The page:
- Read chapter 1, pages 15 to 17 (“… as fierce as a dragon in a pinch”).
- After the Dwarves’ song, how does Bilbo feel? If you read the song, how might it make you feel? How may this emotion honor God, and secondly, make us want to read more?
- What conflicting desires are in Bilbo? How may this reflect our own conflicting desires?
- One Dwarf takes central prominence. What do you think of Thorin Oakenshield?
- Read chapter 1, pages 17 (If you have ever seen a dragon in a pinch …) to 22 (“… am I going to come back alive?”).
- How is Bilbo so unlike the Dwarves? What do they think of him, and he of them?
- Does Gandalf say why he was so intent on choosing Bilbo for this quest?
- Later, Thorin tells more of the story of the Lonely Mountain and how Smaug the Dragon invaded the Dwarves’ home, stole their goods, and sent them fleeing. How may this help us understand why the Dwarves are going on this quest, even if we don’t know all yet?
- Read The Lord of the Rings: The Return of the King, Appendix A, section III, “Durin’s Folk,” pp. 1046 to 1048 (the account of Smaug invading Erebor, then Azog’s murder of the dwarf Thrór at the gate of Moria). Then read page 1051 (about Thrain’s capture and death, and Thorin’s reaction).
- Did you know of this material that provides more “backstory” for The Hobbit? Why do you think Tolkien wrote The Hobbit in a child-friendly way, yet LotR more for adults?
- While The Hobbit is written in a much simpler way, how does this additional writing of Tolkien’s (years after The Hobbit’s publication) help fill in the story? What do you think of Thorin now? How does this deepen his pain and his character? What does he want?
Astonishing, that Lewis once criticized Tolkien for writing too childlishly, and then Tolkien went on to be so critical of LWW. Grow up, Inklings!
There are many reasons why Christians should read it, not the least the simple reason that there is something universal and holy about the notion of answering the call to adventure.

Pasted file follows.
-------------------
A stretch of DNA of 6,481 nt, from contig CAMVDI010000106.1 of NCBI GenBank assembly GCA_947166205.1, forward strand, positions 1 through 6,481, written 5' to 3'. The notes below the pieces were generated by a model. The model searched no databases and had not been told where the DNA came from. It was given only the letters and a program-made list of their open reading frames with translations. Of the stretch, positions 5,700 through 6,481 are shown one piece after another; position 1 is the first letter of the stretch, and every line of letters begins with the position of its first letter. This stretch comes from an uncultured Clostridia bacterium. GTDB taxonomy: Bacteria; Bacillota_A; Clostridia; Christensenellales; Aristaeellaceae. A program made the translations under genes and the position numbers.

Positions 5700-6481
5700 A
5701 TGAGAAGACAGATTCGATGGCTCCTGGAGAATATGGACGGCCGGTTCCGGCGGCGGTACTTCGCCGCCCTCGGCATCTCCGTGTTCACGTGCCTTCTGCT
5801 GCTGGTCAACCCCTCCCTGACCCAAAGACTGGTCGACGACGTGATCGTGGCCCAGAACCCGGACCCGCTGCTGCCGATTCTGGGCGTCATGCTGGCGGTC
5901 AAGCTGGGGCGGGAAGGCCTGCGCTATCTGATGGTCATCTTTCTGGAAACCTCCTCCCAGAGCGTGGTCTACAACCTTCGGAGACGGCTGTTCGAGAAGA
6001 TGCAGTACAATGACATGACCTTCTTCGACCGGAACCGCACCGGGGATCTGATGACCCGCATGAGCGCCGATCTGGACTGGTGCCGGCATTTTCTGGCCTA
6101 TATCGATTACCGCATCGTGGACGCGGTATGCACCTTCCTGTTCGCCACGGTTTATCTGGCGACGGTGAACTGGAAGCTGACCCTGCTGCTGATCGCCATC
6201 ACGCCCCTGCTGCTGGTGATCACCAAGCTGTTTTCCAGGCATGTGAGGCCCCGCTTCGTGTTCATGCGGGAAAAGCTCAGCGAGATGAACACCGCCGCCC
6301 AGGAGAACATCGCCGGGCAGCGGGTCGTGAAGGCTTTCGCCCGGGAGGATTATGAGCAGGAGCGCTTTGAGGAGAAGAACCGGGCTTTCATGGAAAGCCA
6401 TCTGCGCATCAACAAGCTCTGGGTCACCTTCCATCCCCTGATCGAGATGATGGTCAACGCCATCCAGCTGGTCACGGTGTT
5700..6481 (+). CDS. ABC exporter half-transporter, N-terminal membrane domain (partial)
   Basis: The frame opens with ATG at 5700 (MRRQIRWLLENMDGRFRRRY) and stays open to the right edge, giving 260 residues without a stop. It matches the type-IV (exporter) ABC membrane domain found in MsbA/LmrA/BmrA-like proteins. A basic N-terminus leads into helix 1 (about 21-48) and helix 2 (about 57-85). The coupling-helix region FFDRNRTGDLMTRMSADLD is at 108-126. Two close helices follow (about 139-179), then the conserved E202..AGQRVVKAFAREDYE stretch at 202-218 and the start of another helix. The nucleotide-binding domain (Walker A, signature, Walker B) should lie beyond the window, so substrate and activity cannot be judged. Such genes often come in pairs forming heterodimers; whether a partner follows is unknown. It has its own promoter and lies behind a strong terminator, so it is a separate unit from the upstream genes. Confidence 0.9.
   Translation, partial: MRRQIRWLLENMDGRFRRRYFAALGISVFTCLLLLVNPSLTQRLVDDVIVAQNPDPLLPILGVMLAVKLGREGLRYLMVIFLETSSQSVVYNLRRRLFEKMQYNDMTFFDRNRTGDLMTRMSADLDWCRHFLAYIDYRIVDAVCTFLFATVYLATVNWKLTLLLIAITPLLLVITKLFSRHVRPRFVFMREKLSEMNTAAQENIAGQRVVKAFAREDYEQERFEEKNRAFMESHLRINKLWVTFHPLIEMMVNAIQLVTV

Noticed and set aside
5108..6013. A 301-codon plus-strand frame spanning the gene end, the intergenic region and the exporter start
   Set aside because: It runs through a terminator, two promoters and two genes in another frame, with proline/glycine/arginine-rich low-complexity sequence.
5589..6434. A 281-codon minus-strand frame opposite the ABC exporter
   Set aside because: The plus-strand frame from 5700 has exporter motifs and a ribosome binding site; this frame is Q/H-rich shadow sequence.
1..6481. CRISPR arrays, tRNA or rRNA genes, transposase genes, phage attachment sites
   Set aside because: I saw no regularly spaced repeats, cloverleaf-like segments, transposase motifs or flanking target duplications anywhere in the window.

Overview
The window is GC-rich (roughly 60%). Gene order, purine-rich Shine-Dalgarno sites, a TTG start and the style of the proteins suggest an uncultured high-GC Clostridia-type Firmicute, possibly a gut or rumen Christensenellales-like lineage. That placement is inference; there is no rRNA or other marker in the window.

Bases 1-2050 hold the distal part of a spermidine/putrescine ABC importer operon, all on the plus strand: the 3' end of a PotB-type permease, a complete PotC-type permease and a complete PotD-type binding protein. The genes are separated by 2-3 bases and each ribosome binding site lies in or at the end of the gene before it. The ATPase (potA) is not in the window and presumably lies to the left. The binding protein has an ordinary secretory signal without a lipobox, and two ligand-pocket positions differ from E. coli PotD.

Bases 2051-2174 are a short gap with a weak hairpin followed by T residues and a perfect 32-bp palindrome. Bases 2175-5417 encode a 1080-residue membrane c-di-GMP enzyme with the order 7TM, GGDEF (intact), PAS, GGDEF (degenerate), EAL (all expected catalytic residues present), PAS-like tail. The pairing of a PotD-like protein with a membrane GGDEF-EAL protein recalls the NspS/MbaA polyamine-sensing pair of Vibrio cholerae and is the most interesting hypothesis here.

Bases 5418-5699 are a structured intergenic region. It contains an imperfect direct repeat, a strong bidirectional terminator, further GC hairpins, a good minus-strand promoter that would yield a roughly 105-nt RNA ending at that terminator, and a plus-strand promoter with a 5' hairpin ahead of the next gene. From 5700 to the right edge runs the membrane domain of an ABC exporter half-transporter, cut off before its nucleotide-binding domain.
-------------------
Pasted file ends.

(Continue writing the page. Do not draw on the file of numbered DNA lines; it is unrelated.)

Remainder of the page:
I have a new theory about some of the themes in The Hobbit, based on my recent readings of Tolkien’s poem “Mythopoeia” and his essay “On Fairy Stories.” I think it has a lot to do with what Tolkien calls sub-creation — the making of myths and legends, or perhaps generically all sincere art of all kinds. I think the race of the Dwarves represent Tolkien’s theory of sub-creation. They are the ones who love to create, who love “beautiful things made by hands and by cunning and by magic…” (p. 15). The Dwarves’ crafted treasure — their sub-creations, representing their art and their stories — were stolen by the evil dragon Smaug.
I think Thorin’s description of dragons is very significant: “Indeed, they hardly know a good bit of work from a bad […] and they can’t make a thing for themselves, not even mend a little loose scale of their armor.” Dragons tell no tales and sing no songs. And those of us who already know the end of the story know what Smaug’s weakness is.
The poems and songs help make the world so much deeper and more real. I would never skip them; to do so would feel like sacrilege. Also, I think the songs contribute to the theme of sub-creation. The Dwarves’ song about the desolation of the Mountain is a beautiful tragedy in and of itself, a sub-creation lamenting the loss of the treasures that I’m viewing as analogous to our art and literature and music.
I glad for this reading group! I would greatly like to hear more thoughts about different things.